• 24 light yellow, round, flat-faced, beveled-edge, unscored (active) tablets debossed with stylized b on one side and 977 on the other side and each containing 1 mg norethindrone acetate, USP and 0.02 mg ethinyl estradiol, USP.
  • 4 brown, round, flat-faced, beveled-edge, unscored (non-hormonal inert) tablets debossed with stylized b on one side and 247 on the other side and each containing 75 mg ferrous fumarate. The ferrous fumarate tablets do not serve any therapeutic purpose.
  • *Ferrous fumarate tablets are not USP for dissolution and assay.

16.2 Storage Conditions

  • Store at 20° to 25°C (68° to 77°F) [See USP Controlled Room Temperature].
  • Protect from light.

KEEP THIS AND ALL MEDICATIONS OUT OF THE REACH OF CHILDREN.

17 PATIENT COUNSELING INFORMATION

See FDA-approved Patient Labeling (Patient Information and Instructions for Use).

Counsel patients about the following information:

Manufactured For:

Teva Pharmaceuticals USA, Inc.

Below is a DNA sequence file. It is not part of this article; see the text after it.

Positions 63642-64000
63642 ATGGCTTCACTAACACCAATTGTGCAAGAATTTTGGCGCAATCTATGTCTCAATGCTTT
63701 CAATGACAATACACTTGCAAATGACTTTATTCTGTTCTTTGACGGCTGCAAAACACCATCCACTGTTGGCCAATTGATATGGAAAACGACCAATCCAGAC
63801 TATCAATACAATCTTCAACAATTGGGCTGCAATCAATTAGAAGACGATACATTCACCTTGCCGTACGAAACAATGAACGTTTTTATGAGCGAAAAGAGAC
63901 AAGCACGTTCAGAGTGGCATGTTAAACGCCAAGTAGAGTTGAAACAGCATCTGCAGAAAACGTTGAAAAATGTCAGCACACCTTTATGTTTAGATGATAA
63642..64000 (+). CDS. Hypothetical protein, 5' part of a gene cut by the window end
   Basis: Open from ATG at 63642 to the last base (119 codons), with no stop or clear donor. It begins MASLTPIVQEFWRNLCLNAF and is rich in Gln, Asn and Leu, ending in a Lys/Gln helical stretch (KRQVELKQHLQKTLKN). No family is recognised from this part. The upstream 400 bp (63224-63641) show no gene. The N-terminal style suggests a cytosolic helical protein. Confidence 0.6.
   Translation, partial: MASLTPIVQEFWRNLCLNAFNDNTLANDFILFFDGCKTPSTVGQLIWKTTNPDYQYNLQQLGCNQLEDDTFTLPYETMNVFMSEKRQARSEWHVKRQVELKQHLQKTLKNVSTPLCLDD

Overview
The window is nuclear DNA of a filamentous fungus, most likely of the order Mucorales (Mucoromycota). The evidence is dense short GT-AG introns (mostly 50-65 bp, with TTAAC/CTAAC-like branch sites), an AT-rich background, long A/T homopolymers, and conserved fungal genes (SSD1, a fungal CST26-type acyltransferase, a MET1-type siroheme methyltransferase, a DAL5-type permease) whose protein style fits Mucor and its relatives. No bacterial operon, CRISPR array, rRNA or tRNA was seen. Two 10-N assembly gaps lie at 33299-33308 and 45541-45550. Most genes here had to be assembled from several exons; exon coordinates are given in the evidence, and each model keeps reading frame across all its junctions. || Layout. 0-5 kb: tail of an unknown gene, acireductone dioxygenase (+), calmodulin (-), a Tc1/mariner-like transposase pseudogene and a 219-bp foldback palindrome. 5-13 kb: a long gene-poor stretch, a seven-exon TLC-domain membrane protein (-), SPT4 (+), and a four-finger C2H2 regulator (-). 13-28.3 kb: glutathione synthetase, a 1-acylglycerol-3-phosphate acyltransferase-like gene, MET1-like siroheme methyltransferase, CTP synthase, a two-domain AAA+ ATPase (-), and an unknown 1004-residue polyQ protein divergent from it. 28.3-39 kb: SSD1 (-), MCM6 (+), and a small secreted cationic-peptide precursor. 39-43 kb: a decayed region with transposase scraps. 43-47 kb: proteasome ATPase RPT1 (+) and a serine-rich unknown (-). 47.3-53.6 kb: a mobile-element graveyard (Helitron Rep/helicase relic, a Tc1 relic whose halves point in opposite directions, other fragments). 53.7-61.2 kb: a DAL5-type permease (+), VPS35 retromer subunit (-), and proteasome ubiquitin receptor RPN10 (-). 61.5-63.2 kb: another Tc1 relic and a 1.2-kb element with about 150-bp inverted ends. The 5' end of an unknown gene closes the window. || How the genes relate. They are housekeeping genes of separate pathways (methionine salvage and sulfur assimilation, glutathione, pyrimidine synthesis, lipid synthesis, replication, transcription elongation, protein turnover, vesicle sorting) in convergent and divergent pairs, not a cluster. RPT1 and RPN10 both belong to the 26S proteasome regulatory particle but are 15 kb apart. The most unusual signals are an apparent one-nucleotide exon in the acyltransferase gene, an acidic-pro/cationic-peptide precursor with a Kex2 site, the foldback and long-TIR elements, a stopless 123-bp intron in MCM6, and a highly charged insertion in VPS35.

North Wales, PA 19454

Rev. C 12/2017

PATIENT INFORMATION

Junel Fe 24 (Joo-nell Fe 24)

(norethindrone acetate and ethinyl estradiol tablets and ferrous fumarate tablets)

What is the most important information I should know about Junel Fe 24?

Do not use Junel Fe 24 if you smoke cigarettes and are over 35 years old. Smoking increases your risk of serious cardiovascular side effects from hormonal birth control pills, including death from heart attack, blood clots or stroke. This risk increases with age and the number of cigarettes you smoke.

What is Junel Fe 24?

Junel Fe 24 is a birth control pill (hormonal contraceptive) used by women to prevent pregnancy.

How does Junel Fe work for contraception?

Your chance of getting pregnant depends on how well you follow the directions for taking your birth control pills. The better you follow the directions, the less chance you have of getting pregnant.

Based on the results from the clinical study, about 1 to 4 out of 100 women may get pregnant during the first year they use Junel Fe 24.